Motivation and the Brain
September 9, 2013
University of Phoenix
Motivation and the Brain
Motivation is involved in every area of a person’s life. When a person eats healthy, exercises, quits smoking, stops drinking, goes to school, goes to work, and many other thing he or she does through the power of motivation. Motivation gives a person a reason to act: the act of giving somebody a reason or incentive to do something. The brain is the where motivation begins. The brain is our control center for the functioning and development of human beings. The driving force in motivation is the brain, it also controls actions needed for him or her to become motivated about ...view middle of the document...
A person would need to satisfy primary needs in order to satisfy secondary needs.
Exercise improves physiological development and also promotes psychological well-being. Participating in exercise dramatically improves a person’s well-being, especially if that person is suffering from a chronic illness (Graham, Kremer, & Wheeler, 2008), while individual components of well-being, including fortitude, stress management, and coping have all been shown to improve significantly when associated with a regular exercise schedule (Lewis & Sutton, 2011). Other motivations for exercising include looking and feeling good.
Why we exercise is different for many people, but ultimately we all need to; to have a healthy mind, body, and soul. Many people exercise because they feel good afterwards, have more energy, and their body looks good. They enjoy the praise and recognition that he or she receives. Some of these are intrinsic motivators, and some are extrinsic motivators. Intrinsic motivation is seen in fully self-determined individuals: their motivation for particular behaviors is a fully integrated part of their sense of self, and they take part in exercise because they find it inherently enjoyable (Lewis & Sutton, 2011). Extrinsic motivation is more instrumental; the activities are engaged in because of some desired end result rather than for the activity itself (Lewis & Sutton, 2011). An example of this occurs when a person exercises for the sole purpose of losing weight. He or she does not find pleasure or enjoyment but continue to do it because it is a major factor in losing weight. Another intrinsic motivator could be if his or her physician tells him or her to lose weight for health reasons, this would motivate to exercise to lose weight.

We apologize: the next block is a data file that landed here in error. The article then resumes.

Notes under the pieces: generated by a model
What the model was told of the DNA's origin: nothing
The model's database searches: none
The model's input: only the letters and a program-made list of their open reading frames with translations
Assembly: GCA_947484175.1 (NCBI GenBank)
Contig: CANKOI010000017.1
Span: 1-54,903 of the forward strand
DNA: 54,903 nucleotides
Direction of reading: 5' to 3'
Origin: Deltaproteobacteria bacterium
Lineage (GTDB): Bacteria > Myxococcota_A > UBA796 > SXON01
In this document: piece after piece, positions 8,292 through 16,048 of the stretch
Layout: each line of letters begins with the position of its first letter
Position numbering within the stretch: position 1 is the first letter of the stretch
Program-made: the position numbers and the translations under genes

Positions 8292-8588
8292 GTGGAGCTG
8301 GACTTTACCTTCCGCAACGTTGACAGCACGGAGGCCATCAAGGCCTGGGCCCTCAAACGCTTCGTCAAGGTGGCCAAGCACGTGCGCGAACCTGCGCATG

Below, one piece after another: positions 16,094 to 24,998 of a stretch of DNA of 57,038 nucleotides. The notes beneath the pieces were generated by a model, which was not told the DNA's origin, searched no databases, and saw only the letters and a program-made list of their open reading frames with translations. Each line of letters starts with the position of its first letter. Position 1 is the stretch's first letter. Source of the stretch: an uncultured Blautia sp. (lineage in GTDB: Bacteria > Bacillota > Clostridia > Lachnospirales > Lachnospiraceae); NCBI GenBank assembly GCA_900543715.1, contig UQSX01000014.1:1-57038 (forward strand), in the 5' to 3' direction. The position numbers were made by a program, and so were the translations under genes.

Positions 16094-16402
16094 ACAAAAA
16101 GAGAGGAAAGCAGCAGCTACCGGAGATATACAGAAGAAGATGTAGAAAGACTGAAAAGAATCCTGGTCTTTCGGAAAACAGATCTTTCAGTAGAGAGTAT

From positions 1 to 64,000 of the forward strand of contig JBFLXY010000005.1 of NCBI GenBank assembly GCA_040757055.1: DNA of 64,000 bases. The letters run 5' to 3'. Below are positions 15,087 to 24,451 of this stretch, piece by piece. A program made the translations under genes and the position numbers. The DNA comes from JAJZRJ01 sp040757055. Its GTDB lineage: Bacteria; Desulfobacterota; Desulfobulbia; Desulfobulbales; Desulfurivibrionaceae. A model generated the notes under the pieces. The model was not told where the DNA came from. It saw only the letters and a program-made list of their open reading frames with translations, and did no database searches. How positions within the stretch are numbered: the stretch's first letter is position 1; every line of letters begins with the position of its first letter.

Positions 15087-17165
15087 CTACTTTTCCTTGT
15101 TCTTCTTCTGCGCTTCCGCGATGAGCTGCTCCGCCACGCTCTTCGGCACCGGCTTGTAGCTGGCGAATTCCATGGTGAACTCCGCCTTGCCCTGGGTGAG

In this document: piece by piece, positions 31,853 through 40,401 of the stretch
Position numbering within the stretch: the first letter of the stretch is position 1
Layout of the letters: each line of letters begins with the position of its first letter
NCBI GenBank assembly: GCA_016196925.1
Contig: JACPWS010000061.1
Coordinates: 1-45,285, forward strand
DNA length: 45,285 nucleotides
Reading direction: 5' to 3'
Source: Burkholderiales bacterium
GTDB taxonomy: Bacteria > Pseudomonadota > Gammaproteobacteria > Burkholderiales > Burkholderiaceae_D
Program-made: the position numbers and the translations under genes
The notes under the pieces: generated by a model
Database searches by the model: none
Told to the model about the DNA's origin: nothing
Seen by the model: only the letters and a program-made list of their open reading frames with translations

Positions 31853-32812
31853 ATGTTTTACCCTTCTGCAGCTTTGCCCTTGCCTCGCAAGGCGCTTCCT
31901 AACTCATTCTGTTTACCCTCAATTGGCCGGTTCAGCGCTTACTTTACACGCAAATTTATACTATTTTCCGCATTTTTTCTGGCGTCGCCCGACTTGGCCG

Intrinsic motivation can be influenced by heredity and a person’s environment. A person learns ways to motivate or not motivate themselves. For example, if a person grows up watching his or her caregiver lack motivation (he or she does not strive for better) he or she will not know how to motivate him or herself to strive for more. It is likely that a person which grows up in a family that does not exercise on a regular basis, except for the sole purpose to lose weight, will not either he or she has never learned how to motivate him or herself. Opposite of that is a person growing up in a family that encourages and engages in regular exercise for the love it; will likely continue to exercise after moving away from their family.
Sometimes finding the motivation to exercise takes a little work. A person’s daily life often gets in the way, and he or she thinks that there is no time...